Book of Deer (public domain, courtesy of wikipedia)
Back in the early 1990s I spent a lot of time studying medieval manuscripts, and what I learned has proved to be a valuable way of thinking about social media.
My undergraduate degree was in Dark Age languages and history, and I spent hours in the libraries of Cambridge poring over manuscripts written over a millennium ago with a quill pen in a freezing scriptorium on cow hide by monks writing in a language that wasn’t their own. Those illuminated texts were almost impossibly hard to produce, but they are beautiful works of art that changed lives at the time, and have since survived centuries of age and abuse.
Interestingly, the monks who copied these texts also wrote little notes about more day to day stuff in the margins of these beautiful books. These marginalia (often written in the monks’ vernacular languages, rather than the Latin of the main texts) commented on the weather, or complained about their colleagues. There were the social media posts of their time — ephemeral but personal and revealing.
So there was the long-form, well-produced and considered work, and the looser and shorter marginalia. We need both too, to present a rounded picture of our organizations.
Long form first
We don’t have to strive to create anything as lasting as the Book of Kells, but we absolutely need to make content that’s hard to create, takes skill, time and effort. Work that not everyone could produce, but that lots of people can appreciate.
If you’re an organization looking to use social media effectively, you might be thinking that you have to reduce all your thoughts and messages down to the smallest form you can. The assumption might be that since you want to tweet and post to Facebook, you don’t need a blog or videos or good photography. That might seem fine, but what are you actually going to tweet about?
If you look at how people use their social media accounts effectively, it’s very often to link to longer-form work — a video, a good article or a strong image. This might not always be produced by the person tweeting — linking to other’s work is not just good karma, it can build your reputation as a resource for valuable information — but whoever made it, it’s often the more considered work that lives a longer life online, and generates more of an emotional response from people.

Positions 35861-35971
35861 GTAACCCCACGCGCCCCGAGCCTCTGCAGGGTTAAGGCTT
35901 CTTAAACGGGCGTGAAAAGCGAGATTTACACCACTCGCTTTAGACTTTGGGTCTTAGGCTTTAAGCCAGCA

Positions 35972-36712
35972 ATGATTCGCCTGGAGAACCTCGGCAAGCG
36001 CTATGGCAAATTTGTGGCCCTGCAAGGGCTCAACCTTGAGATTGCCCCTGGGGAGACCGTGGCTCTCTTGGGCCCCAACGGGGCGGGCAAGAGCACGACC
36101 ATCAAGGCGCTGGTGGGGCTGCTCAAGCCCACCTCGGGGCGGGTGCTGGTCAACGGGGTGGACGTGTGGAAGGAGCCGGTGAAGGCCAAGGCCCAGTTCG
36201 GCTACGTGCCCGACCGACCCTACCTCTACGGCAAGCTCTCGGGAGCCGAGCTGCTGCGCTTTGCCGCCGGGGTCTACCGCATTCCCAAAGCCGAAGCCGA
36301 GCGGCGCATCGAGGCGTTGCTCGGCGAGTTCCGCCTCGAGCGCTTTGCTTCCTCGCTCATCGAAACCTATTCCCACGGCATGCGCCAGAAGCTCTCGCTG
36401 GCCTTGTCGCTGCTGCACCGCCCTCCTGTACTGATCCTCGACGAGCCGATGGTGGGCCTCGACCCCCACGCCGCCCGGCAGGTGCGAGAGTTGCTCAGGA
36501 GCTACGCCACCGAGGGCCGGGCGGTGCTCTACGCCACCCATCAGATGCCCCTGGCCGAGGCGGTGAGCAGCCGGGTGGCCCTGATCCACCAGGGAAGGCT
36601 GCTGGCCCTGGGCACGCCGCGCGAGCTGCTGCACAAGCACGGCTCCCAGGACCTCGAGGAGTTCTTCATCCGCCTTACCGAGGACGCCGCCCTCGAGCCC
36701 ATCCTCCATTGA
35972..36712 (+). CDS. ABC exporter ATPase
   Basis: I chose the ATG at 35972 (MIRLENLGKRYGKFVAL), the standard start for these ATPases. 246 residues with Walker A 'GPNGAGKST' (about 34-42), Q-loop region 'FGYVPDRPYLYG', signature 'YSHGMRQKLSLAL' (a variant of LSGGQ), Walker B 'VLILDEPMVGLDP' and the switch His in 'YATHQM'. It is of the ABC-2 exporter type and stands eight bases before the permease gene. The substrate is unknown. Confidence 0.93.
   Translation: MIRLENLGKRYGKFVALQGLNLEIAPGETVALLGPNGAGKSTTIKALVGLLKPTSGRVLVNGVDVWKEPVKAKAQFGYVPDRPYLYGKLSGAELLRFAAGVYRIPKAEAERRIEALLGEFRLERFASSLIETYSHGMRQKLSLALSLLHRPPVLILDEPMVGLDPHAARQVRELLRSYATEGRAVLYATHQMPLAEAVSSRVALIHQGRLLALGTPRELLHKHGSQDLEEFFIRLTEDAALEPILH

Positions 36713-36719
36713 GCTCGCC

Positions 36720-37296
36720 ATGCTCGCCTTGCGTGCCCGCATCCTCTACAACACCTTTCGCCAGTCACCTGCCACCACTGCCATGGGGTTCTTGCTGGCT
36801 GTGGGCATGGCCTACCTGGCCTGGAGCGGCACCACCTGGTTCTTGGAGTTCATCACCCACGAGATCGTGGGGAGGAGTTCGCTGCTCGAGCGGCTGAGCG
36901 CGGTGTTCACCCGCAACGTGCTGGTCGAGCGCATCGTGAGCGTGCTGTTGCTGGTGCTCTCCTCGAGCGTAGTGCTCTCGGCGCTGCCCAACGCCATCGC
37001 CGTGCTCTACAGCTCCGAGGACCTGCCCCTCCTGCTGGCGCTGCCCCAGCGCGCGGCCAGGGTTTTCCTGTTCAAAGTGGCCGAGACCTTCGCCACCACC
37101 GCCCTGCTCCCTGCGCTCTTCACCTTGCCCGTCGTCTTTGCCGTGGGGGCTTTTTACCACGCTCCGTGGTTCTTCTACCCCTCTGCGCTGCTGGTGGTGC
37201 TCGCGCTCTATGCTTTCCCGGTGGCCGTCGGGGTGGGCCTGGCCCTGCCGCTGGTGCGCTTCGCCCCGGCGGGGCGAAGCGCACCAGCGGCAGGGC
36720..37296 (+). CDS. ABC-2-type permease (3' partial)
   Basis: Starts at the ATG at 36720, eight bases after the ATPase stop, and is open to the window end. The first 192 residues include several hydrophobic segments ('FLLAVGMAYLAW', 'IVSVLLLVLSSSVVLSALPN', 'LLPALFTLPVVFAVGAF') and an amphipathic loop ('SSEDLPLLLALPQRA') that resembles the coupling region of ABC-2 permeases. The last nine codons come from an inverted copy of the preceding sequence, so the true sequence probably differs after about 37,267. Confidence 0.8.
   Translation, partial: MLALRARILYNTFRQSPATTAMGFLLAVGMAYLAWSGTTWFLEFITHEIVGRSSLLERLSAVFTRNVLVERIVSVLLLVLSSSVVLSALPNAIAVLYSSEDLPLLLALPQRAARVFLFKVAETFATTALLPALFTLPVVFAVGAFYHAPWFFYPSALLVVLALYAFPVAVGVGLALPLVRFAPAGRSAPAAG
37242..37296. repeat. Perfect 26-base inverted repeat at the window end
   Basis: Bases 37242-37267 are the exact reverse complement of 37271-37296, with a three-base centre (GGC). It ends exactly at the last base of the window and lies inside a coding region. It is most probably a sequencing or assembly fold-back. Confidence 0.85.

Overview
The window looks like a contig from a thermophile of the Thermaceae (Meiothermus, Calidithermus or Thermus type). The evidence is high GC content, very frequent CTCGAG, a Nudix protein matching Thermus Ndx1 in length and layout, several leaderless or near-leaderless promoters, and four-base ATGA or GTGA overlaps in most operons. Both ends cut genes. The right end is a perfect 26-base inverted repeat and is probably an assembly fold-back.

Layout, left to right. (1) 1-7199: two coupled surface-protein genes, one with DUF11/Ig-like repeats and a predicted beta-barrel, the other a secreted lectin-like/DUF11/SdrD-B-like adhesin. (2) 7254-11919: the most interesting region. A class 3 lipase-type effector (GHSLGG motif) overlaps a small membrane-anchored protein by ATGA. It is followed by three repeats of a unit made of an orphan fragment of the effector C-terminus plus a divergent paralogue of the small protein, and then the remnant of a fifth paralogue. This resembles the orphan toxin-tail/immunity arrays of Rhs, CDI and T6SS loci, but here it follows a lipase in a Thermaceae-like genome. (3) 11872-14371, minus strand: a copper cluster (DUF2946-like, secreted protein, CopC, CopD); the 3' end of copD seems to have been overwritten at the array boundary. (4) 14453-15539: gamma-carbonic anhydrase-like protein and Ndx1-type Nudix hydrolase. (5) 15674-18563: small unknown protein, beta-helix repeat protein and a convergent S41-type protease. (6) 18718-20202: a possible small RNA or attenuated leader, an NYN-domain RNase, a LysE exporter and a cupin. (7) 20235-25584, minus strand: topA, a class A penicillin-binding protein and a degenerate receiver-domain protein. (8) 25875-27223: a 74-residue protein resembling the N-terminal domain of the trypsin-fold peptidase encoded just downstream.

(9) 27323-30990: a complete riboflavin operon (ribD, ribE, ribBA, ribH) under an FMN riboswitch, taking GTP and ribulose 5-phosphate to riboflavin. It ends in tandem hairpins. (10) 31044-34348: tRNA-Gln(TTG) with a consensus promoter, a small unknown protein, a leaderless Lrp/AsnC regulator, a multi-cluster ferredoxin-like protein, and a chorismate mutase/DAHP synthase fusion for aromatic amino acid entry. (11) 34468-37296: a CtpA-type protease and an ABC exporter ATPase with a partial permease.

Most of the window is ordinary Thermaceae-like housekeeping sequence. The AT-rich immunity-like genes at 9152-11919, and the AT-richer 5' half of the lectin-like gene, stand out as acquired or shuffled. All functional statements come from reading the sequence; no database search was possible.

Social media might be seen as replacing old media models, but the irony is that we spend a lot of of our time tweeting and facebooking about things produced by ‘old’ media. We share a link to a New York Times article, live-tweet the Oscar Ceremony, or get excited about a Lady Gaga video. Without the expensive and skillfully produced longer-form media, we’d end up only taking about the weather or what we had for breakfast.
Following this model, when we’re looking to make an impact in social media, we can’t do it if all we produce is 140 characters long and takes just a couple of minutes to throw together. We need to create things of value, that others will find moving, entertaining or at least useful — and that takes time.
As I said, there’s room for passing on other people’s information of course, but consider the difference between just linking to a story about the release of a new camera, and putting together a detailed review with sample images, comparisons and your own expert conclusion. Sure, it’s harder, but the time (plus the expertise) creates a much more valuable piece of work. It makes you look better, and it’s much more likely to get passed around, shared and re-tweeted.
Simply put, if you don’t have anything to tweet or Facebook about, what kind of reputation can you build? I’m not saying you have to go for massive Hollywood production values for each video, or writing 50,000 word treatises for every blog post.
But I am saying that you need both the illuminated manuscript and the marginalia — the long-form content and the social media posts.